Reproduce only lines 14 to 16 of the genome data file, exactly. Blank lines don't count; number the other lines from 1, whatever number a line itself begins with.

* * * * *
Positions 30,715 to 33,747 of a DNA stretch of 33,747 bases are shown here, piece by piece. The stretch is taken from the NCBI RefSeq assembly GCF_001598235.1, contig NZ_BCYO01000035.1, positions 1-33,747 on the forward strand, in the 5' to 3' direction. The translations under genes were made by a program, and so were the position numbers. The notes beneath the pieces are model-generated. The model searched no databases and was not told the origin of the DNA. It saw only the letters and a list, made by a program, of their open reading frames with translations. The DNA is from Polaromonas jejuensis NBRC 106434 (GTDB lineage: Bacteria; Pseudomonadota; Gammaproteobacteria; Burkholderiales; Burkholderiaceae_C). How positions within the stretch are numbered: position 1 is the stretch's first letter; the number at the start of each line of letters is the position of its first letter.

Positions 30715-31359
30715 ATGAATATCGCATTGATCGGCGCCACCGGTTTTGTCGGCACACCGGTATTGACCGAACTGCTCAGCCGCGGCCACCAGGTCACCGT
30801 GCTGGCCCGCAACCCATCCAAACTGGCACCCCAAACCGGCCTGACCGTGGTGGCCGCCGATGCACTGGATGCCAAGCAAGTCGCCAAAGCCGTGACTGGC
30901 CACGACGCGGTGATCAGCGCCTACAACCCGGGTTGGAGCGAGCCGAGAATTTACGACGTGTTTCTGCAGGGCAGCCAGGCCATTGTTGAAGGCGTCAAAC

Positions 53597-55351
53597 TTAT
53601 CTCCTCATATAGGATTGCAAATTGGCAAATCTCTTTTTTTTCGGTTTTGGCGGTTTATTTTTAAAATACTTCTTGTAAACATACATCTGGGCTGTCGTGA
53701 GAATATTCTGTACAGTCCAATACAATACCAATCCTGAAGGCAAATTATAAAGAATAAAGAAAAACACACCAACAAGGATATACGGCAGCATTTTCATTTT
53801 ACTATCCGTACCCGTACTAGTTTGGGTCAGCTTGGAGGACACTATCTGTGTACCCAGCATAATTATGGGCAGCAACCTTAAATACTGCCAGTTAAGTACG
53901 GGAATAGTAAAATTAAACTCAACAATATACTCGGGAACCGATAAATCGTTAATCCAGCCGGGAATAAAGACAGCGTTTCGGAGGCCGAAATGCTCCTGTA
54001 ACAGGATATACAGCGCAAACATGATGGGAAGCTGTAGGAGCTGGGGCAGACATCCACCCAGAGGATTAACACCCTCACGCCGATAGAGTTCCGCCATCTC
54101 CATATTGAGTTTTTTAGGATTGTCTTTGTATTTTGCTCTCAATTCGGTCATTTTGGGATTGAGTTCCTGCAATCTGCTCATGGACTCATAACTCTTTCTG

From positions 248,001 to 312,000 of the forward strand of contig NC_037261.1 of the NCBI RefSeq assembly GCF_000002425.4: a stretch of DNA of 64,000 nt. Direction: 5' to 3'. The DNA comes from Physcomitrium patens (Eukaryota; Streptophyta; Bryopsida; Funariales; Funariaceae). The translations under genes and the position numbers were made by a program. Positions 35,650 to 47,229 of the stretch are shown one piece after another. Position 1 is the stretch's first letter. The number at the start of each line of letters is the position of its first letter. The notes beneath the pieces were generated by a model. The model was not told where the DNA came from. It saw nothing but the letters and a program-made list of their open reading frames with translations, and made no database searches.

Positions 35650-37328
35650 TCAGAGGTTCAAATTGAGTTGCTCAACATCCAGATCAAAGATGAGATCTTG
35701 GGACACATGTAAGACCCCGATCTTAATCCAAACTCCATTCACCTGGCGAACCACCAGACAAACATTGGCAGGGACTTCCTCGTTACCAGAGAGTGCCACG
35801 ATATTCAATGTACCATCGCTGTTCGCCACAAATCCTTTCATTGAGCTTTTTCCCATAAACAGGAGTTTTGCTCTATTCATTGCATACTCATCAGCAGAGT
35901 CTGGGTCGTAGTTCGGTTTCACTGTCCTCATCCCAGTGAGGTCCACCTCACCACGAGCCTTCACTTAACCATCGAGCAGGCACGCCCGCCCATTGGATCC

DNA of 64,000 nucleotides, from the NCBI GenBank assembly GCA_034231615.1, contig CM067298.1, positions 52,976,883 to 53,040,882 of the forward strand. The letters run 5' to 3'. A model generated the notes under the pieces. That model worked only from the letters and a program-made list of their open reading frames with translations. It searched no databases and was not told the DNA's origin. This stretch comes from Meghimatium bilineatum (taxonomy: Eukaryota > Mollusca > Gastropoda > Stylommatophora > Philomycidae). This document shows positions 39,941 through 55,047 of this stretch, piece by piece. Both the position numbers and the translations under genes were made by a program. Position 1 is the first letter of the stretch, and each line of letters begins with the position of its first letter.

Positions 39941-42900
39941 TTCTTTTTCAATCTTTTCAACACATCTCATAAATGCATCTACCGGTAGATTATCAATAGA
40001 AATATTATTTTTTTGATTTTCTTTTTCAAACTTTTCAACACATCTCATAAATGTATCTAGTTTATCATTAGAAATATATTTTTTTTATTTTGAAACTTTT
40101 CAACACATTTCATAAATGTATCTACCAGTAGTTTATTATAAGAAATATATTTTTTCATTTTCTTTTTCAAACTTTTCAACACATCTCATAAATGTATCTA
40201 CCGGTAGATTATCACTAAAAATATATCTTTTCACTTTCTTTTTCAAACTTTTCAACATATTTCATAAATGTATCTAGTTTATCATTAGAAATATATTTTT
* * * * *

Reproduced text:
From positions 248,001 to 312,000 of the forward strand of contig NC_037261.1 of the NCBI RefSeq assembly GCF_000002425.4: a stretch of DNA of 64,000 nt. Direction: 5' to 3'. The DNA comes from Physcomitrium patens (Eukaryota; Streptophyta; Bryopsida; Funariales; Funariaceae). The translations under genes and the position numbers were made by a program. Positions 35,650 to 47,229 of the stretch are shown one piece after another. Position 1 is the stretch's first letter. The number at the start of each line of letters is the position of its first letter. The notes beneath the pieces were generated by a model. The model was not told where the DNA came from. It saw nothing but the letters and a program-made list of their open reading frames with translations, and made no database searches.

Positions 35650-37328
35650 TCAGAGGTTCAAATTGAGTTGCTCAACATCCAGATCAAAGATGAGATCTTG